Two Indonesian vowed Friday to do their best to pass the Japanese
national qualification exams within three to four years to work as a
nurse and a caregiver in Japan.
Erli Ridwan, a 35-year-old male nurse from Ache, and Danta, a
28-year-old female nurse from central Java, said at the Japan National
Press Club that they are eager to learn advanced nursing science and
technology in Japan and adapt themselves to Japanese society.
They arrived in Japan on Thursday to work in a program under a
bilateral free trade agreement.
”As a pioneer, I’d like to overcome hurdles (to long-term employment
in Japan) and do my best to prepare for the qualification exam,”
Ridwan said in Indonesian.
He has eight years of work experience in a Jakarta hospital as a nurse
and is scheduled to work at a Tokyo hospital after a six-month
training program in Japanese language and lifestyle.
Danta, who does not have a family name, has also pledged to strive to
pass the examination. ”Even if I fail, I will bring back to Indonesia
what I experienced in Japan. I’d like to learn about the diligence,
kindness and discipline of the Japanese people,” she said in Indonesian.
Danta has worked as a nurse in Indonesia. But she applied as a
caregiver in Japan because she is interested in helping elderly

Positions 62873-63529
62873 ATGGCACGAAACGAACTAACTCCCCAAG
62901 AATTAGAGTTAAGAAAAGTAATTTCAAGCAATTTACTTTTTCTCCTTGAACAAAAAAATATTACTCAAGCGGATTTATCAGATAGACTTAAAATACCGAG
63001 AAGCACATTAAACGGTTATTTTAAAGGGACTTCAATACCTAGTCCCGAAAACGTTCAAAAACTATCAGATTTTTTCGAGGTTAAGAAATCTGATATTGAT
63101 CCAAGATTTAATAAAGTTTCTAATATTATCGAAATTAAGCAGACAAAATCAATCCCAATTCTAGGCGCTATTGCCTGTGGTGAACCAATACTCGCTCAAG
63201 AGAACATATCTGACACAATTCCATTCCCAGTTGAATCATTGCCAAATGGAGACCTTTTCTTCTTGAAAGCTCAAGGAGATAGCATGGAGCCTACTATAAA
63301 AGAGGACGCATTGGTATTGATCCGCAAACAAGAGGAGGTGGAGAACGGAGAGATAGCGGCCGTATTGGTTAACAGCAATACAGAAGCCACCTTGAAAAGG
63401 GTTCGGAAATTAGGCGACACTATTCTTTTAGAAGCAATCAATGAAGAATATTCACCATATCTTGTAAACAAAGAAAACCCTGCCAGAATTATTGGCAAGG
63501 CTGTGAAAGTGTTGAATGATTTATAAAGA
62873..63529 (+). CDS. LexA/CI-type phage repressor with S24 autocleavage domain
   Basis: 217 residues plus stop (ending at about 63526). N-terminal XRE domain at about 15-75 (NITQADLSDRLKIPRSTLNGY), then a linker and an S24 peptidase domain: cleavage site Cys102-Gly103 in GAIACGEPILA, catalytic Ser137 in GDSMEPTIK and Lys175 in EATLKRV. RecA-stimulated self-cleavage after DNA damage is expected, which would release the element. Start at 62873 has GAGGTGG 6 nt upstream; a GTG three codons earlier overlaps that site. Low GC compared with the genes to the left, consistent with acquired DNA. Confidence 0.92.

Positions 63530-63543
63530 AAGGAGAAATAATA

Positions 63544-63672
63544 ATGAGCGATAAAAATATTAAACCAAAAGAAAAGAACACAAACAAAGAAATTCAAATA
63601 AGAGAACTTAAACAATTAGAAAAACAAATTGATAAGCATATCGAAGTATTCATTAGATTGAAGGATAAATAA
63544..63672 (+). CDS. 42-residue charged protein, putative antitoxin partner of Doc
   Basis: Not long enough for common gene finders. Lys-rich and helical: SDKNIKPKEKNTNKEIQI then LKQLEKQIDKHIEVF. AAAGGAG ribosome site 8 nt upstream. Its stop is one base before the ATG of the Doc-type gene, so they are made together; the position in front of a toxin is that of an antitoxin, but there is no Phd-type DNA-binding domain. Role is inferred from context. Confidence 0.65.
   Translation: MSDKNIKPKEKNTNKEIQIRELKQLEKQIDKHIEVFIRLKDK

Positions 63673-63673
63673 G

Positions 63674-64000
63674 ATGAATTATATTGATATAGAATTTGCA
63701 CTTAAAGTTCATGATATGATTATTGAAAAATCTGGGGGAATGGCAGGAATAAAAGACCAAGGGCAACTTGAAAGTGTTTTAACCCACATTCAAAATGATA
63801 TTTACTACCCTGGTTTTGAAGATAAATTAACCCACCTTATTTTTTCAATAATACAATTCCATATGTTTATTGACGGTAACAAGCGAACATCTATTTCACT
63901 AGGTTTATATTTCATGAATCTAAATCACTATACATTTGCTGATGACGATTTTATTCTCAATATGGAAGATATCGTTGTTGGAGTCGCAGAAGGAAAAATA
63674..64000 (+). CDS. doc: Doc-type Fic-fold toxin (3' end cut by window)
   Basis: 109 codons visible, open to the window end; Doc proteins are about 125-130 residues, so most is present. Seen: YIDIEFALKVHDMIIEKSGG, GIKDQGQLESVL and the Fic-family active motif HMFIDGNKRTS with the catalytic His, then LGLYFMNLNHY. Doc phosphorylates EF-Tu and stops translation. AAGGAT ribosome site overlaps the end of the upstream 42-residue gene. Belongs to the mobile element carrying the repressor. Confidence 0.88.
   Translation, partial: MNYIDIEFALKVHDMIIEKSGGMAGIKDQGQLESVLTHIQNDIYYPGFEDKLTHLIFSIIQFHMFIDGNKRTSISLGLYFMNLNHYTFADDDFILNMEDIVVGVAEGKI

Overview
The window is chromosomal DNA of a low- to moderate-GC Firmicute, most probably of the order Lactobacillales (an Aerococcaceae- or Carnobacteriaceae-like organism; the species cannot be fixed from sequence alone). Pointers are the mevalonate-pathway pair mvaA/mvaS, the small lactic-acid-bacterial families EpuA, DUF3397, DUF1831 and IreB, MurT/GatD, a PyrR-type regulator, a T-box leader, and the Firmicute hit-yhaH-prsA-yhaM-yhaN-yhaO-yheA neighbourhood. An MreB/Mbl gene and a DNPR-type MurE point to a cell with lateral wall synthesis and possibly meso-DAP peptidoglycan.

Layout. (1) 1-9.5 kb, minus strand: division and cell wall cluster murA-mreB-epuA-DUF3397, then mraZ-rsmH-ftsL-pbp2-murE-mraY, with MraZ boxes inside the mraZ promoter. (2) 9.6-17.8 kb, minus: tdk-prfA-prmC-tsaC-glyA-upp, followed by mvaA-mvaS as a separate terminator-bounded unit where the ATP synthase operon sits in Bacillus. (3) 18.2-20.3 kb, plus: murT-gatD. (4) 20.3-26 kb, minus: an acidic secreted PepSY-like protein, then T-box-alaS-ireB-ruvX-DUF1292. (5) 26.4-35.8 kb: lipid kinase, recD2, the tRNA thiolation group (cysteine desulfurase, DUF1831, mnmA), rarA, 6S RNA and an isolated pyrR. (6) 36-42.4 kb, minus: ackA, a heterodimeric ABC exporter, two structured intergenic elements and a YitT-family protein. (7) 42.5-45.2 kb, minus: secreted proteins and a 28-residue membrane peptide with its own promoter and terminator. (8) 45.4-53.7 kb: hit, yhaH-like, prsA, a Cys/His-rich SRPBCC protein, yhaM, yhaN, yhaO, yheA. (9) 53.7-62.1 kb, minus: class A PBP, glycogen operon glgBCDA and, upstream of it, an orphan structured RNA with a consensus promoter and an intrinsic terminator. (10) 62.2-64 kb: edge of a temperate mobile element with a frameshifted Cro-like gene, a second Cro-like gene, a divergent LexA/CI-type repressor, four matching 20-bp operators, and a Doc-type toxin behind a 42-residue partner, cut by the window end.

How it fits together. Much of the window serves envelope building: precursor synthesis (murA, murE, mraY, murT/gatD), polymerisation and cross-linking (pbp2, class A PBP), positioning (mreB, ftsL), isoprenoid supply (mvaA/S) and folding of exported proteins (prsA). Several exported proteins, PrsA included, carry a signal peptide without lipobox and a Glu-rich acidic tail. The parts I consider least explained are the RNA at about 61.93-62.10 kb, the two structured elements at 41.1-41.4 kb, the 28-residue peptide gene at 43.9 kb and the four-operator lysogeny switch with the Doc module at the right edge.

people. A nursing home for the aged in Yokohama is scheduled to accept
her after her training.
Ridwan and Danta are among 205 Indonesian candidates for nurses and
caregivers to arrive in Japan as the first batch of recruits for jobs
Under the bilateral agreement, Japan will accept 600 caregivers and
400 nurses in two years, half of them arriving in the first year.
The caregivers are required to return to Indonesia if they fail to
obtain the national qualification within four years of their arrival,
and nurses will have to do the same within three years.
Ridwan and Danta said at a press conference their salaries in Japan
will definitely be higher than in Indonesia, but that is natural
because the salaries reflect local living costs.
Critics say the Japanese system of accepting Indonesian nurses and
caregivers is too strict. They speculate that the policy is intended
to prevent foreign workers from staying in Japan over the long term
because Japanese society is not ready to fully accept them.
Indonesian Ambassador to Japan Jusuf Anwar, who attended the news
conference with the two, said he personally hopes Indonesian nurses
and caregivers will be able to work without too many restrictions.
Anwar also hopes Japan will accept Indonesian workers beyond the
two-year period agreed upon in the FTA.
The envoy added that the 500 slots available in the program for the
first year have not been filled. He said there was not enough time to
recruit them and Jakarta took time selecting ”high-quality” personnel.
Indonesians are the first to come to Japan as nurses and caregivers
under an FTA. Japan also has a similar arrangement with the
Philippines in an FTA, but the pact has not yet come into effect.
The bilateral FTA is formally known as the Japan-Indonesia Economic
Partnership Agreement. It came into effect on July 1.
sources : http://jief.biz/news/